Saturday night saw a raft of singers, actors, comedians, presenters, producers, directors and journalists come together under one roof for the 2016 Screen Nation Awards, to celebrate the fantastic BAME talent in our industry.
Following the recent #Oscarssowhite debate and the on-going conversation surrounding diversity in the industry, I had a feeling that diversity was going to be a hot topic throughout the night. As it happened Star Wars star, John Boyega made a fantastic speech after he claimed the ‘Best Male Performance in Film’ award. The actor made a few observations around the lack of roles for ethnically diverse actors on screen and said “to complain about what is going on is not going to benefit us, be the change you want to be”. He then went on to say “be the change and continue and focus.” His wise words (which went on to receive quite a bit of backlash in the press) were then followed by an emotional tribute to his manager Femi Oguns who has changed his life. The budding actor has gone from sitting in his house in Peckham to becoming a Stormtrooper! How amazing is that? So it was a beautiful moment in which everyone in the room stood to applause the Star Wars star.
It was also great to see Malachi Kirby, the actor who plays Kunta Kinte in the remake of Roots win the ‘Young Rising Star’ award. I was also rooting for Idris Elba to win an award for Mandela, My Dad & Me, which we helped to launch, but he and his team of producers won the ‘Favourite International Movie’ award instead for Beasts of No Nation, one of the best films I’ve seen for a long time to be honest.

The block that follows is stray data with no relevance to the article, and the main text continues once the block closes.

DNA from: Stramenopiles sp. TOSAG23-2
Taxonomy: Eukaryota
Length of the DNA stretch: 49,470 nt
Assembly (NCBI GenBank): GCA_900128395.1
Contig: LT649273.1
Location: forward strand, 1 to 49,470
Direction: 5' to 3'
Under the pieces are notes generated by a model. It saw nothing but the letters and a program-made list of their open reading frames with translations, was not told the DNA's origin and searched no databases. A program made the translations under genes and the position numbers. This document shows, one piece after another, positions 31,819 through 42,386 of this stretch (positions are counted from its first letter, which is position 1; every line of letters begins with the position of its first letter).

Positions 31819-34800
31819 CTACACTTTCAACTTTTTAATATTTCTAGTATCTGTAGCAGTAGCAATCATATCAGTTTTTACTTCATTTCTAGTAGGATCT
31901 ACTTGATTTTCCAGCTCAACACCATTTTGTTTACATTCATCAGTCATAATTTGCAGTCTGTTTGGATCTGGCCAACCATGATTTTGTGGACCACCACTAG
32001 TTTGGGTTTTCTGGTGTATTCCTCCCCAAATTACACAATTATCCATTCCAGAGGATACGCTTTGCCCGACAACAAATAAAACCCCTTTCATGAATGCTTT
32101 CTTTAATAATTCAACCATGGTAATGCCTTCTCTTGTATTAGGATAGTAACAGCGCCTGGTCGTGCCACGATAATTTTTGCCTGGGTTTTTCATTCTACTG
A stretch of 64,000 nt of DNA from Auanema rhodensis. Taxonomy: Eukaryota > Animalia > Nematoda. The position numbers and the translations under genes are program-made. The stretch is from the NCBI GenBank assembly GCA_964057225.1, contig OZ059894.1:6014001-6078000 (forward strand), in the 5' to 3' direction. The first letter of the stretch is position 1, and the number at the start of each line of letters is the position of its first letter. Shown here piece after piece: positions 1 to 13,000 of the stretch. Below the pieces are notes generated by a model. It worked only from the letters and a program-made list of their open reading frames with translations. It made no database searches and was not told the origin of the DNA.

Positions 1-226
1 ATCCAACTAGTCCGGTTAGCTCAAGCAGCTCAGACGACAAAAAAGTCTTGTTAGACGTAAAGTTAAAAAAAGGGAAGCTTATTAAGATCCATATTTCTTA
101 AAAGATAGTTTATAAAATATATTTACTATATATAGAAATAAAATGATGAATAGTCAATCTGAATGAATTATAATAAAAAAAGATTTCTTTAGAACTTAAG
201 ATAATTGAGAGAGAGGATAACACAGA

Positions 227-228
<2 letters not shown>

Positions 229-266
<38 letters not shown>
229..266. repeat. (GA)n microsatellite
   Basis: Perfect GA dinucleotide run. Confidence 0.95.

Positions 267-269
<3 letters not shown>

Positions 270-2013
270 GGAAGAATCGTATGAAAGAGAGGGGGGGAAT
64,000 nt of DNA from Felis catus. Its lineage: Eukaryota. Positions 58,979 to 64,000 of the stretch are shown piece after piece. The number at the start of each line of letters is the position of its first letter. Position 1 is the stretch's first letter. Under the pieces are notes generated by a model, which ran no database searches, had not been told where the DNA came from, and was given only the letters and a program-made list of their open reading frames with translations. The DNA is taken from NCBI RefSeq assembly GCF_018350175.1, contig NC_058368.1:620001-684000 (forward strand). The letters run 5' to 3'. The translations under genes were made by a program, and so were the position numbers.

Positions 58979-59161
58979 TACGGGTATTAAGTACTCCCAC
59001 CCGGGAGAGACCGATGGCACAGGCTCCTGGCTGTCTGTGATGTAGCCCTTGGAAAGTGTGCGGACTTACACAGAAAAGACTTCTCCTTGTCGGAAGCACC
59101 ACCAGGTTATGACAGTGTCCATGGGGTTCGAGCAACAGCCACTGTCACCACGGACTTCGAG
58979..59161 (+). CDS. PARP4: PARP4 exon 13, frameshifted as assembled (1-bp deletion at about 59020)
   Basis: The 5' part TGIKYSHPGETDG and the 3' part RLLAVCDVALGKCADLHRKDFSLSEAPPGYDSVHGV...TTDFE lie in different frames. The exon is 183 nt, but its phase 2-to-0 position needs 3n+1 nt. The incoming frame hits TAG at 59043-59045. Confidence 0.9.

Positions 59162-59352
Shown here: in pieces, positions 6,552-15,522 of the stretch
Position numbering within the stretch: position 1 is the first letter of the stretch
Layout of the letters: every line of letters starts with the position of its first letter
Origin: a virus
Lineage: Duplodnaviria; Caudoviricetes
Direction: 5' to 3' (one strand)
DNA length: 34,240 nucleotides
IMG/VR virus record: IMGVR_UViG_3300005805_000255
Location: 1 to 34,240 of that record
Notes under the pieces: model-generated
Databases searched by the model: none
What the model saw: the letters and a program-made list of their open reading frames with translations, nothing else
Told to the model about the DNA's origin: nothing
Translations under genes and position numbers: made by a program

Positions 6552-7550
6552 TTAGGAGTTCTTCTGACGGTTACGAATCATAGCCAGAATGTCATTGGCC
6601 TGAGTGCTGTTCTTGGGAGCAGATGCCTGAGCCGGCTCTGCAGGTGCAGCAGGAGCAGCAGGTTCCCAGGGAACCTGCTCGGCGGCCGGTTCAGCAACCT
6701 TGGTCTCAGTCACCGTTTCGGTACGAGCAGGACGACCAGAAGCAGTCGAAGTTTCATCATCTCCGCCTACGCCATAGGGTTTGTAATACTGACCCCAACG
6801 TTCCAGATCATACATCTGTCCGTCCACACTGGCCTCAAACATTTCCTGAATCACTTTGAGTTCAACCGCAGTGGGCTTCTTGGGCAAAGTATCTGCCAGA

Oris Erhuero picked up two awards on the night and made yet another emotional speech after collecting his award for ‘Favourite Male on Screen Personality’ for his latest film The Cursed Ones. He too touched on his life story of being born in London, then moving to New York to focus on his career. Determination at its finest. It was also great to see BBC doc, Britain’s Forgotten Slave Owners receive the recognition it deserves and win the ‘Diversity in Factual Production’ award. It definitely is a must watch.
Overall it was an inspiring event, not just for the great BAME talent who are doing great things on and off screen, but also the next generation of young talent who are looking to follow suit and break in to the industry. There is so much more to be done when it comes to celebrating BAME talent on and off screen, and more importantly encouraging them to flourish and providing more opportunities to do so. But we must give Screen Nation the credit they are due for shining a light on some of the best talent in the industry.
“Screen Nation Awards” – Jonny Yapi, Junior Account Executive at Franklin Rae